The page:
Piano v. synthesizer

by Rob Tiller

After several lessons, Olga, my new piano teacher, recently departed for Rumania for the summer, leaving me with a lot of musical ideas, but with no particular urgency to practice up for the next lesson. And so I found a sliver of time and energy to explore an area I’d been curious about for a while: musical technology and synthesizers.

My computing devices contain synthesizers and virtual studios, and after some casual experimenting I realized there’s a lot of potential for musical fun. Without any particular effort or expenditure, I have at my disposal musical tools that would have cost tens of thousands of dollars thirty years ago. But figuring out how to make them more expressive takes some time and energy.

My first objective was to make some techno dance music. It’s odd, I know, for a person with predominantly classical tastes, but I sometimes enjoy listening to this stuff when driving for fun. GarageBand, an Apple program, includes prefab loops that can be used for this purpose, and I soon had some sonic space that was reasonably entertaining. I then got curious about what else could be done, and started to experiment with non-pre-fab elements. It was sufficiently fun that I bought a cheap MIDI keyboard and a little wireless auxiliary speaker.

This was a significant step, because I have a strong prejudice against electronic keyboards. The interface looks like that of a real piano, which is deceptive, because the two instruments are very different. A great piano, like my Steinway grand, allows for a subtle connection between the human and the string. The basic technology is now antique (19th century), but still, they have thousands of parts and are said to be among the most complicated mechanical machines on earth. Each piano is also an individual, in a way that each electronic keyboard is not. The wood comes from particular trees that grew as they grew in a particular place during particular years.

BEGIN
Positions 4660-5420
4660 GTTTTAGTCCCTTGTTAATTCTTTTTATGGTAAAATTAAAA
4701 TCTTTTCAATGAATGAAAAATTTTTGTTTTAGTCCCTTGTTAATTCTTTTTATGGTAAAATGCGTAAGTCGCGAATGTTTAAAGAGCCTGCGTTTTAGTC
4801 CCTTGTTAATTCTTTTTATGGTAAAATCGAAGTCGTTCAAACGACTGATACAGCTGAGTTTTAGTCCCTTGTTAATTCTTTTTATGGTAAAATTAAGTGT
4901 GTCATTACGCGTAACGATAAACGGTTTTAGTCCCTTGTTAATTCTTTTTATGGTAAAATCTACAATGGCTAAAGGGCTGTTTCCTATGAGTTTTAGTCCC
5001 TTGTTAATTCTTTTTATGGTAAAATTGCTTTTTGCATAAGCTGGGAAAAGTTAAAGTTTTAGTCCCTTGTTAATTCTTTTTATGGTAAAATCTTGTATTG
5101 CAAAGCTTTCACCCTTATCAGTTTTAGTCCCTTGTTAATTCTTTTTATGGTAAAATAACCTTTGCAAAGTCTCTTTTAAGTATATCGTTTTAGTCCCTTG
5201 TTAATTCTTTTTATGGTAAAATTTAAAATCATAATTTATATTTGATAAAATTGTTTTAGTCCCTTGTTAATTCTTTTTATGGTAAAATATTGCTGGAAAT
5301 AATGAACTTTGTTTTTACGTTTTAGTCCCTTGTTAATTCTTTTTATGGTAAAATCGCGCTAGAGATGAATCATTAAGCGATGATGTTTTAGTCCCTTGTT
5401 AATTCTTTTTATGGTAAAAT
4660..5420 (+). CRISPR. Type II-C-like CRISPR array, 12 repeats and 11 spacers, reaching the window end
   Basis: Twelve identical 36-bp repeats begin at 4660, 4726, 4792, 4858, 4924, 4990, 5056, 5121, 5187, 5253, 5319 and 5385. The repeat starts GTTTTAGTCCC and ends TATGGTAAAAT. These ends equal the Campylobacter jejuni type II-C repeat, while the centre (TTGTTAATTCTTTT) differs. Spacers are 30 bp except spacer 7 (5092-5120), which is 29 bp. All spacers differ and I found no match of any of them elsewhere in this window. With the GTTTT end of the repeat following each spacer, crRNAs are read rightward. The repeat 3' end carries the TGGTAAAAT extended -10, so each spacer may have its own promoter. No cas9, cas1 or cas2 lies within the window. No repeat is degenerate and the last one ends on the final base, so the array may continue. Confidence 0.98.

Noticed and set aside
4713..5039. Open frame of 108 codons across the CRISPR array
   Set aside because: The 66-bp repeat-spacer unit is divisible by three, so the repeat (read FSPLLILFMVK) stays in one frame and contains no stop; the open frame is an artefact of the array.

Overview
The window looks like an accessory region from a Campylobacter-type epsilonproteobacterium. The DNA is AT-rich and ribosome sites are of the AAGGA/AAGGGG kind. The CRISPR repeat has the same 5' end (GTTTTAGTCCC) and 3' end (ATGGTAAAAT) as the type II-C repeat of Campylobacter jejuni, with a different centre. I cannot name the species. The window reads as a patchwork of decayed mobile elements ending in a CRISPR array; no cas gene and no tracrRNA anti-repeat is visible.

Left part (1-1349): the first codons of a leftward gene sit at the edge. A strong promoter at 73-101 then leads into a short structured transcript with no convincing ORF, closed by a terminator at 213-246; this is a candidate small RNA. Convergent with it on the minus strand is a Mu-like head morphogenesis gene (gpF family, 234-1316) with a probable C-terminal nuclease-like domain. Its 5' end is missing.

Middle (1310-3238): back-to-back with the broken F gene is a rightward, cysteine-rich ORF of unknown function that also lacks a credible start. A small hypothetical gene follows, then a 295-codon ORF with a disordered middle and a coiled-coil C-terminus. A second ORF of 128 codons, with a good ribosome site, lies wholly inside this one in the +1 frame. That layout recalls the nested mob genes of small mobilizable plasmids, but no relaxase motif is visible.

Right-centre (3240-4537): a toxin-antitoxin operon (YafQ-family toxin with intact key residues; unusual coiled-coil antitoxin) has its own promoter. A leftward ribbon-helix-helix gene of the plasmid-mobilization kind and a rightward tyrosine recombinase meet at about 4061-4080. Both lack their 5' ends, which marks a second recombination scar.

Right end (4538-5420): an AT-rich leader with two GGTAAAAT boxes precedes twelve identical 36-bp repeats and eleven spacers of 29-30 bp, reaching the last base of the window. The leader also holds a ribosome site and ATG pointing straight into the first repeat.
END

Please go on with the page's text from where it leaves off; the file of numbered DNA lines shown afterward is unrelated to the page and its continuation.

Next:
A great piano has the capacity for nuance. I used to think of a key on the keyboard as similar to an on-off switch, but Olga persuaded me this is a mistake bordering on sacrilege. Her thing is to focus on nuances of touch and the associated nuances of sound. She hears details so tiny that it took a while for her to convince me they really existed, another period for me to begin perceiving them, and another period for me to begin to use them. It’s a little embarrassing to admit I was previously barely aware of this level of listening and touching, in spite of many years of making music.

Once you begin really listening hard at this level, the experience of music changes. There’s good news and bad news. It’s harder to reach a point of complete satisfaction with a performance, but at the same time the experience is richer and deeper. Anyhow, there’s no going back. Once your ears are opened, focused concentration on subtle nuances seems essential to any significant musical experience.

In revealing a level of this, Olga did a demonstration of various ways of touching C-5 for different colors of sound. One way she thinks of the touch is like dance, with the gesture of the hand choreographed to produce a particular color. Speaking of the subtle differences in sound produced by different gestures, she said (with a Russian accent), “I don’t know why it makes a difference. It just does. The piano is a mysterious instrument.”

Electronic keyboards are complicated, but somehow not mysterious. I have doubts that digital sound creation will ever be as personal and emotionally rich for me. But there is an amazing variety of things that the synthesizer can do. It’s different, and it’s good to change things up from time to time. So I’ll be experimenting, and see where it leads.